“There is no more important time to be talking about energy and climate change in Australia than right now, and what we’re inheriting is a decade-long failure to tackle these issues of climate, energy, and security,” says Madeline Taylor, deputy director of the Centre for Energy and Natural Resources Innovation and Transformation at Macquarie University in Sydney.

Read more.

Kelp Could be the Carbon Capture King

Water

The simple kelp plant could help us suck carbon out of the air in large quantities, and if so then we need more kelp – and fast! Kelp is a seaweed that naturally grows up to two feet per day, which puts it on a similar growth rate to algae which is similar and we’ve looked at before as a carbon sink. Kelp is so good at using carbon that a startup is currently creating a kelp factory that functions as an industrial carbon-removal service.

The company produces groupings of kelp that float on water and absorb carbon, when they get heavy enough the groupings fall to the ocean floor. It’s an imperfect idea and still being tested, but we must remember that climate change will be addressed by thousands of little solutions and not one grand gesture.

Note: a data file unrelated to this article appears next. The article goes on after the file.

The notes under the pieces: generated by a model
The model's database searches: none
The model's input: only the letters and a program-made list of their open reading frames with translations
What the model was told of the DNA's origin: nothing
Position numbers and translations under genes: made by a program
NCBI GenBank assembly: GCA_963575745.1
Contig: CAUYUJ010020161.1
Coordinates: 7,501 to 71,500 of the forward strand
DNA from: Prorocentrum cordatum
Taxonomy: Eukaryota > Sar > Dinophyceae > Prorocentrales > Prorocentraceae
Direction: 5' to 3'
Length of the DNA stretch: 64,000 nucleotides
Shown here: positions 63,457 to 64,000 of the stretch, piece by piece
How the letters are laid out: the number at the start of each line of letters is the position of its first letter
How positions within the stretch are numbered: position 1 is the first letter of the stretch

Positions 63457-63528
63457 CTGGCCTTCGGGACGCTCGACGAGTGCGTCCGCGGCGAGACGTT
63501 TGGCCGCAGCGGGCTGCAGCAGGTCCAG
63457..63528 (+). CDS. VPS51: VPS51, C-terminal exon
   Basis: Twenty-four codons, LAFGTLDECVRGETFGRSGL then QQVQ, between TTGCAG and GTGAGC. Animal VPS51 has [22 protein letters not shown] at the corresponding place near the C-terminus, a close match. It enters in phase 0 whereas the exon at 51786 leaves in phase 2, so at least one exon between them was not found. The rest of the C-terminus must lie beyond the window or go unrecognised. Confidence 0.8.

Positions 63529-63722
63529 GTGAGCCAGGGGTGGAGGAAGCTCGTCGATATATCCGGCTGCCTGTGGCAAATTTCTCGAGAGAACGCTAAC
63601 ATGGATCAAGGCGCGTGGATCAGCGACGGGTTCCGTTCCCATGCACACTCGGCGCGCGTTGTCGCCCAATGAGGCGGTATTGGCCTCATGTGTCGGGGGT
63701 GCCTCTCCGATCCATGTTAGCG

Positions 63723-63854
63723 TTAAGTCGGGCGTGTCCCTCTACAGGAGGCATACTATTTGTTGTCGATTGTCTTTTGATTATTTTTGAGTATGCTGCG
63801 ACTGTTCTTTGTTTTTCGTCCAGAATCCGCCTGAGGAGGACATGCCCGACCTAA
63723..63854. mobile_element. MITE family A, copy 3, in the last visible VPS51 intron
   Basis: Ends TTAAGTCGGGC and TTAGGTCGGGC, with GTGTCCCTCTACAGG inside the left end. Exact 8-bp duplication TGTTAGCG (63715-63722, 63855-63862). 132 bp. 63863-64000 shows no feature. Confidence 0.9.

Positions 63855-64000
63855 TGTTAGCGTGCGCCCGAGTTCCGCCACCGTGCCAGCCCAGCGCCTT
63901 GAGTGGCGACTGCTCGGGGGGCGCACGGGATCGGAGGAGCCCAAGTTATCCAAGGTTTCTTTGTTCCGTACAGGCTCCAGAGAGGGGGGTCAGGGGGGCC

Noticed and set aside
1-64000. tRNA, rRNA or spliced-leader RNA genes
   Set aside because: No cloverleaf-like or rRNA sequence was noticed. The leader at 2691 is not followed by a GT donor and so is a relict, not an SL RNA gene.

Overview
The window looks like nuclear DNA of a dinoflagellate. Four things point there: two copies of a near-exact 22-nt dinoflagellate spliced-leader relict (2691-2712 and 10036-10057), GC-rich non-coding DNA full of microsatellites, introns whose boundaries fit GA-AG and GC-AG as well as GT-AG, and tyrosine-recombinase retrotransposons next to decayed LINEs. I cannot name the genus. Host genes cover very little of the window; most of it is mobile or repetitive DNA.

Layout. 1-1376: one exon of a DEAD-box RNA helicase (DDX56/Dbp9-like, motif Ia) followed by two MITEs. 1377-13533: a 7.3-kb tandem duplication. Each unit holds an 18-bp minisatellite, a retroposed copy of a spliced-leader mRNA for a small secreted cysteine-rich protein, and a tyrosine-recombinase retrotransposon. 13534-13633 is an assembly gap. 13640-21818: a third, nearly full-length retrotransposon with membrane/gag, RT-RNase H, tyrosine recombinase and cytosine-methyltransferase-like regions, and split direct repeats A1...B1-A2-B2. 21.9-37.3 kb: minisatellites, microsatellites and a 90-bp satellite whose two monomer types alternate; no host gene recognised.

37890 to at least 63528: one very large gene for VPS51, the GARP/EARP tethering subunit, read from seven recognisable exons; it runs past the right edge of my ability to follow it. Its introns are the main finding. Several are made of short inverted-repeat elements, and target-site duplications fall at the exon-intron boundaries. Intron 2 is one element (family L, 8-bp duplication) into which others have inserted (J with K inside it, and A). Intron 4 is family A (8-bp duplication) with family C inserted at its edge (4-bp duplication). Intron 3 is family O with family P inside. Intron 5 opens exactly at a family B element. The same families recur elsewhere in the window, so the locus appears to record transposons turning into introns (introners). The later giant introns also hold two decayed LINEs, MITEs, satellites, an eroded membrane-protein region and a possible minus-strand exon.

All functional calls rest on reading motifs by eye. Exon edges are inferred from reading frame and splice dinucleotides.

At its core, carbon removal is “a mass-transfer problem,” Marty Odlin, Running Tide’s CEO, told me. The key issue is how to move the hundreds of gigatons of carbon emitted by fossil fuels from the “fast cycle,” where carbon flits from fossil fuels to the air to plant matter, back to the “slow cycle,” where they remain locked away in geological storage for millennia. “How do you move that?” Odlin said. “What’s the most efficient way possible to accomplish that mass transfer?” The question is really, really important. The United Nations recently said that carbon removal is “essential” to remedying climate change, but so far, we don’t have the technology to do it cheaply and at scale.

Read more.

Scroll To Top
%d bloggers like this: